For all the problems the 2018-19 Celtics appeared to have, none of it would’ve mattered if the product on the floor was unaffected. But it all seemed to manifest into “too many mouths to feed” — something Danny Ainge recently spoke about in his appearance on NBC Sports Boston’s “The Michael Holley Podcast.”
“Brad (Stevens) and I talked, like, how about if we just rest a guy every night? Just so there’s not so many people that want,” Ainge said.
Four of those mouths are gone — Terry Rozier, Kyrie Irving, Al Horford and Marcus Morris — and two new ones were brought in — Kemba Walker and Ene Kanter. (Of course, there are the rookies, but their minute distribution is still very much in the air at this stage.)
Since looks at the rim harder to come by last season than they were in 2017-18, both Jayson Tatum and Jaylen Brown went through their share of ups and downs.
Tatum, in particular, was trying to take the next step in his pursuit of stardom. He scored almost two more points per game in his sophomore season, but his field-goal percentage went down a bit (2.5 percent) and his three-point percentage took a more noticeable hit (6.1 percent).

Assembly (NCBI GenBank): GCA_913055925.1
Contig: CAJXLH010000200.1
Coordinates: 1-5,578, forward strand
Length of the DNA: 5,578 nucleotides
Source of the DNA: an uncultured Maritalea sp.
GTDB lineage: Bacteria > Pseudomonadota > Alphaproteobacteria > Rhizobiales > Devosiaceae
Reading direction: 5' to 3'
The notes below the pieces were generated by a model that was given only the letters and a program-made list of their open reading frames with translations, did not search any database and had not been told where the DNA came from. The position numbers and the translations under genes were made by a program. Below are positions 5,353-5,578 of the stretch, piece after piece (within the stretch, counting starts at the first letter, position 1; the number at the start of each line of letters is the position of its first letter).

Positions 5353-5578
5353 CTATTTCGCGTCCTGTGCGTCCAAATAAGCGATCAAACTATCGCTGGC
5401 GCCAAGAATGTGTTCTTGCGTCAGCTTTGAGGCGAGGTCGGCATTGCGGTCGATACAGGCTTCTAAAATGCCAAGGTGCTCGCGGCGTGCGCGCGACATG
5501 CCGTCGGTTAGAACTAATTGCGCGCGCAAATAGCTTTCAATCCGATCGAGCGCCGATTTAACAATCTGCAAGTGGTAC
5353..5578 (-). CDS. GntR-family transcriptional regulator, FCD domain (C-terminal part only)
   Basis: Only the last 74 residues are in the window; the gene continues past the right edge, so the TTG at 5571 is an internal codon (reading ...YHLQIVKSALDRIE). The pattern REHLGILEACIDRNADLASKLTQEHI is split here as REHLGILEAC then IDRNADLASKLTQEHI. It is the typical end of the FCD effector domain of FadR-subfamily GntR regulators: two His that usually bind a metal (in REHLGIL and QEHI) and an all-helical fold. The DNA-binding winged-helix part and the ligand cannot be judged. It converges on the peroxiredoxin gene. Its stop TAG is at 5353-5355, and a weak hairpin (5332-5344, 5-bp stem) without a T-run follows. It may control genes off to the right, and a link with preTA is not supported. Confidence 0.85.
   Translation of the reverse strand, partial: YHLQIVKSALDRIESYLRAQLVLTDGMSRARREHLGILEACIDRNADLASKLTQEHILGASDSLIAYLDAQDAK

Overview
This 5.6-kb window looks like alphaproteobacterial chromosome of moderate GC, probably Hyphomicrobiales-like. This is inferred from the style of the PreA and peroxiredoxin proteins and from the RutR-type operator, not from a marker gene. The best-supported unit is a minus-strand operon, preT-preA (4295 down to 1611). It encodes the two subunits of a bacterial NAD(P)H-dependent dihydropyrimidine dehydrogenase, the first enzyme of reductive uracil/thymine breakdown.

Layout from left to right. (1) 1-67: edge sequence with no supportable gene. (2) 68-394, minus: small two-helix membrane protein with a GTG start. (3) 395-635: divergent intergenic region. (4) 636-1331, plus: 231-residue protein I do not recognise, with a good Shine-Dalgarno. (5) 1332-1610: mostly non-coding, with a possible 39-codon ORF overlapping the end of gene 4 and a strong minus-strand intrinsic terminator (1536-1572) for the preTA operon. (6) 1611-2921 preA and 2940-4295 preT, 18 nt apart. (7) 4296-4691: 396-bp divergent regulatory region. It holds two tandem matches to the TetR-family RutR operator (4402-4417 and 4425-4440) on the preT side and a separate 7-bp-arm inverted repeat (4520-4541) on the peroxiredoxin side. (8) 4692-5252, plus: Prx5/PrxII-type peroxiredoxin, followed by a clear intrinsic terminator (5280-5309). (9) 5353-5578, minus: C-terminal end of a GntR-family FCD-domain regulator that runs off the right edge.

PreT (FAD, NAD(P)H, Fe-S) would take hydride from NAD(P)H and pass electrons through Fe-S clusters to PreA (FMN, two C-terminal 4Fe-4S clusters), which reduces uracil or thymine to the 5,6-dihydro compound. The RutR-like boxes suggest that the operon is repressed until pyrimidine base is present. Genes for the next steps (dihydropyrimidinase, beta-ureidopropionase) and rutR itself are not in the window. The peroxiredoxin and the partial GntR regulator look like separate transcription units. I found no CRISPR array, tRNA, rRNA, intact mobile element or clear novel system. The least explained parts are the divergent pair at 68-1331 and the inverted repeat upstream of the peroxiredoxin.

Now playing for Team USA and a few months removed from the Celtics disappointing end in the 2019 NBA Playoffs, Tatum seems to be much more comfortable on the floor. He was able to create space and get to the rim against both Spain and the USA Select Team. And Tatum is getting these good looks even though he’s playing with Walker, Donovan Mitchell, Khris Middleton, Joe Harris and other guys who command shots.
The whole experience — and perhaps last year’s trials — is forcing him to adapt.
“Just playing with USA, you got to play in a different way,” Tatum told reporters in Melbourne, Australia. “You have to sacrifice because you are playing with 11 great other players. So, we all got to sacrifice something for the bigger goal at hand.”
Team USA’s practices have also pushed Tatum and others to be better. Plus, in the course of things, the entire roster is able to work with Spurs head coach Gregg Popovich, who’s won an NBA title or two — or five.
“I’ve learned a lot,” Tatum said. “He’s obviously one of the greatest coaches of all time, so for me to get an opportunity to play for him, there is nothing more I could ask for.”
Full article @ Jayson Tatum learning about sacrificing on the court with Team USA
Source: GreenStreet Blog